Miss Ross had bought her handgun one full business day before the attack, thanks to Virginia’s “instant background check.” Virginia’s 1993 Democratic candidate for governor, Mary Sue Terry (endorsed by Handgun Control, Inc.), proposed that-although the Virginia instant check already checks all handgun buyers-Virginia handgun purchasers should undergo a “cooling-off period” of five business days. Had the proposal been law in Virginia in 1993, Rayna Ross would now be undergoing a “permanent” cooling-off period.
Armed with a knife, Charles A. Grant, Jr., sexually assaulted a 33-year-old woman on a Virginia beach one Tuesday in 1991. The assault was videotaped by a tourist who (not having a permit to carry a concealed handgun for protection) apparently could do nothing to help except record the crime.
The following day, Wednesday, Charles Grant raped a 12-year-old girl. News broadcasts of the videotape of Grant’s Tuesday assault frightened many people in the nearby Nags Head community.
A young woman named Sonya Miller had been wanting a handgun for a while, and on that Wednesday, her father bought her a .38 Special revolver. He gave her the revolver that evening. At about 9 P.M., Miss Miller went to the post office to pick up her mail. As she stepped into the dimly lit parking lot near the post office, Charles Grant saw her, and she saw Charles Grant. They both screamed. Grant told the young woman he would not hurt her, but when she attempted to get into her car, Grant lunged at the door. He stuck a .25 caliber pistol in her face, began climbing into the car’s back seat, and said, “I’m going to kill you.” “No,” she replied, “I’m going to kill you.” Sonya Miller picked up the revolver she had acquired less than fifteen minutes before. When she pulled the hammer back (a step preparatory to firing), he dropped his gun and fled. Miss Miller drove home; her father called the sheriff’s offices, and Charles Grant was apprehended. Regarding the handgun Miss Miller had just acquired, “It’s the only thing that saved her life,” her father observed.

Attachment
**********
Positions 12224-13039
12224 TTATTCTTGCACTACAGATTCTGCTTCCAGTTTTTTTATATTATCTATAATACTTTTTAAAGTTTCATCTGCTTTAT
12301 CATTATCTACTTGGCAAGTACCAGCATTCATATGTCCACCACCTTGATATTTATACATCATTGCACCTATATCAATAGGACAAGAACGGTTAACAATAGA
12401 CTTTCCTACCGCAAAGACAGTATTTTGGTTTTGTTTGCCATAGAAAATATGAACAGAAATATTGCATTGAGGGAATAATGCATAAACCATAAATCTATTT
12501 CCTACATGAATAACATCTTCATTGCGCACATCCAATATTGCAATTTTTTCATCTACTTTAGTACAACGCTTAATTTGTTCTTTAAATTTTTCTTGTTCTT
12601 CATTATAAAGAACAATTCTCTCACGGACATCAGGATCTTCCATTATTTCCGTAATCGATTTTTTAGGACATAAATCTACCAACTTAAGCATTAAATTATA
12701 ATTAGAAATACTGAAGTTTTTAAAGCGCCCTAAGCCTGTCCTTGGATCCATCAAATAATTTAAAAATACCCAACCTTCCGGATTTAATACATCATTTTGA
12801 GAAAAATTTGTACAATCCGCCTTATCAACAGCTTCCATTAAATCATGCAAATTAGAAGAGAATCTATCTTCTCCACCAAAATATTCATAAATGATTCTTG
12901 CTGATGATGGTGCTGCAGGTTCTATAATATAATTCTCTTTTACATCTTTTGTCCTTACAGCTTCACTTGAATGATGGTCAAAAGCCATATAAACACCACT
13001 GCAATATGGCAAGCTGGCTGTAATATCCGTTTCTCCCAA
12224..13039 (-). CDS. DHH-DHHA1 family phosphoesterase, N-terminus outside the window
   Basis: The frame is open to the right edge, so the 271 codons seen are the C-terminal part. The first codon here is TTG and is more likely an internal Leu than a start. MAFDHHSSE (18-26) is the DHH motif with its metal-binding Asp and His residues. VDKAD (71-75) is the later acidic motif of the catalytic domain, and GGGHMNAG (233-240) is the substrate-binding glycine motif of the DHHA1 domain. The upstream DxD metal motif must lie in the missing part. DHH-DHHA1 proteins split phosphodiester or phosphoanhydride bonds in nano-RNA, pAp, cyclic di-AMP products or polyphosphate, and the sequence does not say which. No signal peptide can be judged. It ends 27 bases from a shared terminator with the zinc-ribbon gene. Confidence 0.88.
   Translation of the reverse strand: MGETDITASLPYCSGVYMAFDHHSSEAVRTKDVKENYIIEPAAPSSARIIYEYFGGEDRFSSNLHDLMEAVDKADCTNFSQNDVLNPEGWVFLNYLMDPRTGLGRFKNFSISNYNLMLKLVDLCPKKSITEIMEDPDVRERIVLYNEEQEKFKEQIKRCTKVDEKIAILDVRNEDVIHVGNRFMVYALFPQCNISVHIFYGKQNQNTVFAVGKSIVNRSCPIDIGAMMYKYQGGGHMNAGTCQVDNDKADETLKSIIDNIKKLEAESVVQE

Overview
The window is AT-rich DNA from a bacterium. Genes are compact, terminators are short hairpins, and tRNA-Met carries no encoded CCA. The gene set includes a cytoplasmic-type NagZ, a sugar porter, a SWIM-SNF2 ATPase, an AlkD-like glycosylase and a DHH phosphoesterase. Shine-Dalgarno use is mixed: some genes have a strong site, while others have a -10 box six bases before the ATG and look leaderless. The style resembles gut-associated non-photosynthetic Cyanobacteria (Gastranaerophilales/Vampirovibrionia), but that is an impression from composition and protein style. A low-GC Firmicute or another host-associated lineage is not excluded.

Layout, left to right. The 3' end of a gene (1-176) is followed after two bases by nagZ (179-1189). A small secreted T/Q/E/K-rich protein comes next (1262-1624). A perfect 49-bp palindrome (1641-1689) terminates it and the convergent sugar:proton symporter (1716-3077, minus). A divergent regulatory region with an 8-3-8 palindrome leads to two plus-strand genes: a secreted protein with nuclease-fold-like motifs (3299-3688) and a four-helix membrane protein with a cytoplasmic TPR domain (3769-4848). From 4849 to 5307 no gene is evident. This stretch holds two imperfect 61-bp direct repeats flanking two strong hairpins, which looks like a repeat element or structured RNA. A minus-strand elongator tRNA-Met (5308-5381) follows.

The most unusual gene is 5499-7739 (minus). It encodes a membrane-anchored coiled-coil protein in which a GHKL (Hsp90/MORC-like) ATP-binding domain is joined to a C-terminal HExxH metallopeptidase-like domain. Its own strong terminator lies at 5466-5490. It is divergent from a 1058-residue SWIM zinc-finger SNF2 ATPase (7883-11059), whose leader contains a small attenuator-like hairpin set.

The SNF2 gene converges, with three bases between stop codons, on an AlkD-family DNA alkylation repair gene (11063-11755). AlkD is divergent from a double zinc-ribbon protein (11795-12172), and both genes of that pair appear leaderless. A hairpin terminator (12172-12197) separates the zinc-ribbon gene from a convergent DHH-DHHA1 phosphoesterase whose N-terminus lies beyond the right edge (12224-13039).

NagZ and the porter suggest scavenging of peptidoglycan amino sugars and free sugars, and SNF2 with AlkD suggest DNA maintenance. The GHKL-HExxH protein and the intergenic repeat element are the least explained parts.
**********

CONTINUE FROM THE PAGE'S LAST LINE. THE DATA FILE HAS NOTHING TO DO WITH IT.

At the age of seventeen, Virgen Blanca emigrated to the United States from Spain. By the time she was twenty-three, she had three children and was divorced. To make ends meet for her family, she had to work two or three jobs, as long as eighteen hours a day. In 1993, Ms. Blanca and her three teenage children moved from Mesquite, Texas, to Dallas, in order to be closer to her job as a house painter. The family moved into a seven-unit apartment building, where they were the sole tenants.